by Gillian Francis
Rachel Weldon named Debaser after a Pixie’s song she found while scrolling through her iPod. Debaser started as a CKCU FM radio show that gradually grew to become a local promoter of under-recognized acts in Ottawa’s music scene.
Weldon and her partner Emily McQuarrie are planning to make a few major alterations to Debaser starting this fall, including changing the status of the organization and restoring an old show.
Debaser curates events regularly that showcase local bands. The organization also focuses on putting underrepresented genders on stage, such as women and people who are a part of the LGBTQ spectrum.
“Part of our goal in putting underrepresented folks on stage is to help other folks to be inspired. They see themselves in the person on stage and they picture themselves as performers. You know, they look like you,” Weldon said.
As a part of this goal, Debaser collaborates with other local collectives such as Babely Shades, an organization that aids in assisting individuals of colour within the artistic industry. Debaser and Babely Shades collaborate to show how seemingly progressive punk spaces are reinforcing the same hierarchy and marginalization seen across the music industry as a whole.
“They are incredible. They have done some of the most challenging and selfless work and I know it’s been so hard on their collective and them personally. It’s very emotional work and thank goodness for them,” Weldon said. “They were pretty much the first people to call us out on not really considering the erasure of colour in the music scene and it’s always difficult to receive criticism but it’s so essential.”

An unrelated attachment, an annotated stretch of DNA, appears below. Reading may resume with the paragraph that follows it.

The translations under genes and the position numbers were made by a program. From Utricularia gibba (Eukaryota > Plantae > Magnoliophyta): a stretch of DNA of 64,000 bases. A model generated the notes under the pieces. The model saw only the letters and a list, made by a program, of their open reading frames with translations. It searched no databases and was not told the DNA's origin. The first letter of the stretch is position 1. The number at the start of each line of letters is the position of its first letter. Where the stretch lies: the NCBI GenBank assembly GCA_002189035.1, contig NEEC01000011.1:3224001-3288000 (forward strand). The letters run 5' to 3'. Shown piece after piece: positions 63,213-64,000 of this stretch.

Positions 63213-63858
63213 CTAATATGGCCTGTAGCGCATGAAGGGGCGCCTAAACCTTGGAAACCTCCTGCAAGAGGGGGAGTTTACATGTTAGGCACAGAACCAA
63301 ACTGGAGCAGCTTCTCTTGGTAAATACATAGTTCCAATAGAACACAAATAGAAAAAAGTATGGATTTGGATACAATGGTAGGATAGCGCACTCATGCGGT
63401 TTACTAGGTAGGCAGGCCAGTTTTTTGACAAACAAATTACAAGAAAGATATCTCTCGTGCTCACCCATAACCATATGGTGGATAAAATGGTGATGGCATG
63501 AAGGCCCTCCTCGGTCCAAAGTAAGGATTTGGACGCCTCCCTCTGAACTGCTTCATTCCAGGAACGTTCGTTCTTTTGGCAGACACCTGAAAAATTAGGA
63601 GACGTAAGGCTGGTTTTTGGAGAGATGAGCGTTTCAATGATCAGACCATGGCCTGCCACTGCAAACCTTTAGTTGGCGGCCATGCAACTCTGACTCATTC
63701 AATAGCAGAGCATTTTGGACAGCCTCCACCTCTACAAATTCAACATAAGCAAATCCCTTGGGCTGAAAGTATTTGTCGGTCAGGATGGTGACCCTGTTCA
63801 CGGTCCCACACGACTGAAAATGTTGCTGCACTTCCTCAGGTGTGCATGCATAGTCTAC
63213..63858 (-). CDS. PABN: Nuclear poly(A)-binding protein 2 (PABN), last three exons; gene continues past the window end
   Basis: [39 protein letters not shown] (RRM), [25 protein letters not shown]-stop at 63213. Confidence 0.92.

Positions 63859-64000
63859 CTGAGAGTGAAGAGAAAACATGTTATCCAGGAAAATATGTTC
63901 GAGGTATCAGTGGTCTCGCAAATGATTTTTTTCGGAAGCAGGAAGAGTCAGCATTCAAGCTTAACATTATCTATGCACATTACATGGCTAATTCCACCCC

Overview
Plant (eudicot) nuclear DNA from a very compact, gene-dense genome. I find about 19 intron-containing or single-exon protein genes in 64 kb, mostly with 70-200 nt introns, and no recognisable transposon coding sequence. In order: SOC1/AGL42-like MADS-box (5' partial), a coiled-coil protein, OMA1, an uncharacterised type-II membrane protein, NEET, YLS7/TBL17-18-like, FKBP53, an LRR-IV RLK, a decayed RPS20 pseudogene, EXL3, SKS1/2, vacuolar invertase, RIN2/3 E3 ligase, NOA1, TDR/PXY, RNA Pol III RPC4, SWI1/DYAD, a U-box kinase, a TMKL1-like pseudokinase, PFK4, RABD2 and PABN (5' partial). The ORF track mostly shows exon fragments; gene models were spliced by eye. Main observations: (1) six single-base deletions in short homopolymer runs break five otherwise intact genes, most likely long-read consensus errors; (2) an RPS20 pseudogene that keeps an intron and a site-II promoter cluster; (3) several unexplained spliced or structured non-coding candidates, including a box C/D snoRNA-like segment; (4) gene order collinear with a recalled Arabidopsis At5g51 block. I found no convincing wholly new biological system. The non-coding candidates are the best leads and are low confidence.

Debaser was not always an organization. It had its humble beginnings as a radio show. Weldon said she first broadcast the show through CKCU FM 93.1 for the first time in October 2012.
Shortly after this, McQuarrie joined through her connection with Weird Canada, a blog for emerging and experimental Canadian musicians and artists.
“The executive director at Weird Canada, Marie Flanagan, sent an email and was like ‘You both are interested in doing shows in Ottawa. You should connect,’” Weldon said. “So we did our first show together—probably it was in May 2013.”
McQuarrie said Weird Canada inspired her to get involved with Debaser and helped her build it into the organization it is today. The excitement she felt for the music industry, the community, and for interacting with people is what McQuarrie said pushed her to be involved music. Continue reading